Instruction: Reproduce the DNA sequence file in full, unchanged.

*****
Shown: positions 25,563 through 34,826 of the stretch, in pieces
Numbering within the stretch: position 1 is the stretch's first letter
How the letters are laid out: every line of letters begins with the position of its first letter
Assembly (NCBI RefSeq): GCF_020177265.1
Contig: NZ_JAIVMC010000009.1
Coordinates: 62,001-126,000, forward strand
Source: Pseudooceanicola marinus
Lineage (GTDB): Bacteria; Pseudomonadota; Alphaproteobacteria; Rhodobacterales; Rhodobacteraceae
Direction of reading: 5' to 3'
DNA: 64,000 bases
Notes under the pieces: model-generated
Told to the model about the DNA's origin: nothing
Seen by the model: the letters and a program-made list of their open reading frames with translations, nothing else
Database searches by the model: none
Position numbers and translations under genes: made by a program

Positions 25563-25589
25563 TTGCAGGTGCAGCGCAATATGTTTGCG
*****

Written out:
Shown: positions 25,563 through 34,826 of the stretch, in pieces
Numbering within the stretch: position 1 is the stretch's first letter
How the letters are laid out: every line of letters begins with the position of its first letter
Assembly (NCBI RefSeq): GCF_020177265.1
Contig: NZ_JAIVMC010000009.1
Coordinates: 62,001-126,000, forward strand
Source: Pseudooceanicola marinus
Lineage (GTDB): Bacteria; Pseudomonadota; Alphaproteobacteria; Rhodobacterales; Rhodobacteraceae
Direction of reading: 5' to 3'
DNA: 64,000 bases
Notes under the pieces: model-generated
Told to the model about the DNA's origin: nothing
Seen by the model: the letters and a program-made list of their open reading frames with translations, nothing else
Database searches by the model: none
Position numbers and translations under genes: made by a program

Positions 25563-25589
25563 TTGCAGGTGCAGCGCAATATGTTTGCG